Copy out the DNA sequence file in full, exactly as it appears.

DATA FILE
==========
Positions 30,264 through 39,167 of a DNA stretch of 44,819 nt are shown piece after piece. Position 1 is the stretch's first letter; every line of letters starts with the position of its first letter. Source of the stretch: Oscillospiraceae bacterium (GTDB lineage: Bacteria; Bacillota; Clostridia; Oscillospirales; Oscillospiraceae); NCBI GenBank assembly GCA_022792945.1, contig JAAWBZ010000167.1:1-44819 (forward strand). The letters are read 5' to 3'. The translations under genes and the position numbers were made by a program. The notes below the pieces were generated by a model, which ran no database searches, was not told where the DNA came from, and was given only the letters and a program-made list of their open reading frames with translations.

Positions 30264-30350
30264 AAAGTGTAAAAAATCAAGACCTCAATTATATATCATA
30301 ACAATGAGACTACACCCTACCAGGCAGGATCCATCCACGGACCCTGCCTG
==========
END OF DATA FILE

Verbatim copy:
Positions 30,264 through 39,167 of a DNA stretch of 44,819 nt are shown piece after piece. Position 1 is the stretch's first letter; every line of letters starts with the position of its first letter. Source of the stretch: Oscillospiraceae bacterium (GTDB lineage: Bacteria; Bacillota; Clostridia; Oscillospirales; Oscillospiraceae); NCBI GenBank assembly GCA_022792945.1, contig JAAWBZ010000167.1:1-44819 (forward strand). The letters are read 5' to 3'. The translations under genes and the position numbers were made by a program. The notes below the pieces were generated by a model, which ran no database searches, was not told where the DNA came from, and was given only the letters and a program-made list of their open reading frames with translations.

Positions 30264-30350
30264 AAAGTGTAAAAAATCAAGACCTCAATTATATATCATA
30301 ACAATGAGACTACACCCTACCAGGCAGGATCCATCCACGGACCCTGCCTG